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Please use this identifier to cite or link to this item: https://dspace.lboro.ac.uk/2134/13532

Title: Human movement and behaviour simulation using gaming software
Authors: Mohamaddan, Shahrol
Keywords: Urban sustainability
Human factors
Video observational method
Gaming software
Virtual environment
Issue Date: 2013
Publisher: © Shahrol Mohamaddan
Abstract: The provision of urban transportation systems that are inclusive and allow full participation in society for older people and people with disabilities is an important aspect of urban sustainability. This includes improving the design of transportation interchanges where divers individual humans interact in a crowded area. Simulation is an example of a beneficial method that can be widely applied to visualise and understand the problems using virtual environments. This research focuses on the development of simulation tools to simulate human movement and behaviour in crowded areas. A video observational method was applied as an input to understand and analyse human movement and behaviour in the real world. Six hours of video recording were recorded at a multi-mode transportation system covering weekdays, weekend, peak and off-peak times. Almost 19,000 individual humans were observed and the behaviour that they exhibited can be divided into six different types (known as Moving Through, Move-Stop-Move, Queuing, Competitive, Avoiding and Passing Through) which were determined from three major human movement types of free, same and opposite direction. Object-oriented gaming software was used to simulate the human movement and behaviour in the virtual environment based on agent-based modelling. Six factors affecting human movement and behaviour in the real world including Personal Objective, Visual Perception, Speed of Movement, Personal Space, Crowd Density and Avoidance Angle or Distance were considered as the parameters for the virtual humans. Case studies considering free, same and opposite direction movement with multi-mode transportation systems, bottleneck and non-bottleneck situations were applied to validate the prototype software system.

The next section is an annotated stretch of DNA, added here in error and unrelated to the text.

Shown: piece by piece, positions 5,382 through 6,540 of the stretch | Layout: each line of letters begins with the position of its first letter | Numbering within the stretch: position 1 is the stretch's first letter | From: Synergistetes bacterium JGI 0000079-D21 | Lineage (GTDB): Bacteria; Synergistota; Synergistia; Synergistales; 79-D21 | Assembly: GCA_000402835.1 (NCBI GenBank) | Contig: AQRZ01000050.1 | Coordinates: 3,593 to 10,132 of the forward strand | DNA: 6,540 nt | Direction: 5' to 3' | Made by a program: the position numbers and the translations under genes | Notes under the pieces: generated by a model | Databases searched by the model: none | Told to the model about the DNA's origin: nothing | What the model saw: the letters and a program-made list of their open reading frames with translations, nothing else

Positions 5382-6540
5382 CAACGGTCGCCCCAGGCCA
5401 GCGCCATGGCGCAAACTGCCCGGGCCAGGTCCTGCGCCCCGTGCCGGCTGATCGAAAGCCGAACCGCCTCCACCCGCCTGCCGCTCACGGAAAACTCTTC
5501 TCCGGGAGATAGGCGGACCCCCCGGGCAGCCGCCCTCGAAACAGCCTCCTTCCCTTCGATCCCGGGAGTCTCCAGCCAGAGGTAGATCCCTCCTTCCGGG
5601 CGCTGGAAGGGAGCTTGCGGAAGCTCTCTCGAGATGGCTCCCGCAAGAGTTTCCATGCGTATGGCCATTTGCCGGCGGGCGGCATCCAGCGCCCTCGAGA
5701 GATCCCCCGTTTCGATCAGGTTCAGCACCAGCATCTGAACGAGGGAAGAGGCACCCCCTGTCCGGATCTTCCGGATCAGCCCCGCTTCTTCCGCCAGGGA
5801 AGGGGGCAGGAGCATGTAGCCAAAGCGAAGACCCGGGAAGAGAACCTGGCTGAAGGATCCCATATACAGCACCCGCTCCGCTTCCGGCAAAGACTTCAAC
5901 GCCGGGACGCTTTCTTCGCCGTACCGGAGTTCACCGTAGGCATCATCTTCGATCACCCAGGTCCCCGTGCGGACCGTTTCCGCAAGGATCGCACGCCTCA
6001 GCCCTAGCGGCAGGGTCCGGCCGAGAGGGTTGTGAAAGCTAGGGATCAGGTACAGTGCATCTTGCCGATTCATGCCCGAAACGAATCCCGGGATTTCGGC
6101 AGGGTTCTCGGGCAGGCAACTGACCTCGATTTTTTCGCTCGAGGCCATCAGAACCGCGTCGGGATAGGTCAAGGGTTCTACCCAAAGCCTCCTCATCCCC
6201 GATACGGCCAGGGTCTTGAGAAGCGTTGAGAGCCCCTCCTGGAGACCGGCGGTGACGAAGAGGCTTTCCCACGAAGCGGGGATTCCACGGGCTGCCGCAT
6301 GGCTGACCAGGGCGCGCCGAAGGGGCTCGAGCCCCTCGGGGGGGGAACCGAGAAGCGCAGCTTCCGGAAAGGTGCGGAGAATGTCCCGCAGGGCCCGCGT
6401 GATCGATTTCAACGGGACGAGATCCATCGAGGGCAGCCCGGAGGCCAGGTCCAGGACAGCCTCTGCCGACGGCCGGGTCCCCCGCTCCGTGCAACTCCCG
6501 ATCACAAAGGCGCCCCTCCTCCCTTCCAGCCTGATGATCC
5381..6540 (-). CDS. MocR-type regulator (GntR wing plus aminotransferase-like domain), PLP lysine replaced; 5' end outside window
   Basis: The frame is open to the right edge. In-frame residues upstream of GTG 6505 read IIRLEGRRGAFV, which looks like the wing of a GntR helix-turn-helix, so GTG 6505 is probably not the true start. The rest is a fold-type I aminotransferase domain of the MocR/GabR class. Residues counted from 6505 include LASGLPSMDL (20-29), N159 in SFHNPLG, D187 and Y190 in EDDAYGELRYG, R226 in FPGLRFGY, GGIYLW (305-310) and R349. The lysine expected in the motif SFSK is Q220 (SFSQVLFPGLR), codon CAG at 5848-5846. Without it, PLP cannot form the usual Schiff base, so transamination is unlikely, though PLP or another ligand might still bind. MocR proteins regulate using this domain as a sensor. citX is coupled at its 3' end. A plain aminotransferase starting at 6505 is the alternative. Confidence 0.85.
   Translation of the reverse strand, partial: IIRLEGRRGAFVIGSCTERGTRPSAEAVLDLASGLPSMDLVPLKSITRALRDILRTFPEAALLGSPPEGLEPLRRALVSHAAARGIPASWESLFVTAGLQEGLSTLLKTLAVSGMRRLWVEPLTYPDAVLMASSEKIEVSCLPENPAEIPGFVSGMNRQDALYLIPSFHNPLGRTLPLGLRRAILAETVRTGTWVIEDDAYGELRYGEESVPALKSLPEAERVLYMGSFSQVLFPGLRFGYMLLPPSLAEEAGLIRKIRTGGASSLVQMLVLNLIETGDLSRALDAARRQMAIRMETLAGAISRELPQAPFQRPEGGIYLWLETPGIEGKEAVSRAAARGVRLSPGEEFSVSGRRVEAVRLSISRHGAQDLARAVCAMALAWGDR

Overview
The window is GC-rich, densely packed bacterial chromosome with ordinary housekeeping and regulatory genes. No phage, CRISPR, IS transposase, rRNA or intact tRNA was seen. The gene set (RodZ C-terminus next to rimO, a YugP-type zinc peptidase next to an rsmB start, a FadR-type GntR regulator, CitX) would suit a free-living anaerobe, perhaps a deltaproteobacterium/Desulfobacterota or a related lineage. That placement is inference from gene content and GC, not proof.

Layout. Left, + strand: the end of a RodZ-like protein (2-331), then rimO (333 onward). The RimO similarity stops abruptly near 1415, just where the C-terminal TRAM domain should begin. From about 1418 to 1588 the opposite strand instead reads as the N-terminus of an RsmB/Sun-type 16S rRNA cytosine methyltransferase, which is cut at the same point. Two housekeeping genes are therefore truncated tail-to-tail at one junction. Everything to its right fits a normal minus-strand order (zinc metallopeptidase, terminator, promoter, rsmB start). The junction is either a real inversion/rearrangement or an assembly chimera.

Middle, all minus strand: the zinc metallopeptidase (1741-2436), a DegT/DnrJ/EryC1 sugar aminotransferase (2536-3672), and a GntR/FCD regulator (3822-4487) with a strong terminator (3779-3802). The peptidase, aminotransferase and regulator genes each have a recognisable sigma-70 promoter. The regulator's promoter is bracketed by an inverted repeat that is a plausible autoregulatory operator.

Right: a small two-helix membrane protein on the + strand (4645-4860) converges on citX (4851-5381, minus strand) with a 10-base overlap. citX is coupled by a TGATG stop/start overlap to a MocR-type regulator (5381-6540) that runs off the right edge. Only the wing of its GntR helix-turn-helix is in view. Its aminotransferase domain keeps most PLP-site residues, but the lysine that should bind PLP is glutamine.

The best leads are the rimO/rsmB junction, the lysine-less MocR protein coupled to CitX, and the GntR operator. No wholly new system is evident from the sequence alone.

Description: A Doctoral Thesis. Submitted in partial fulfilment of the requirements for the award of Doctor of Philosophy of Loughborough University.
Sponsor: Ministry of Higher Education Malaysia
URI: https://dspace.lboro.ac.uk/2134/13532
Appears in Collections:PhD Theses (Mechanical, Electrical and Manufacturing Engineering)

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Thesis-2013-Mohamaddon.pdf10.06 MBAdobe PDFView/Open


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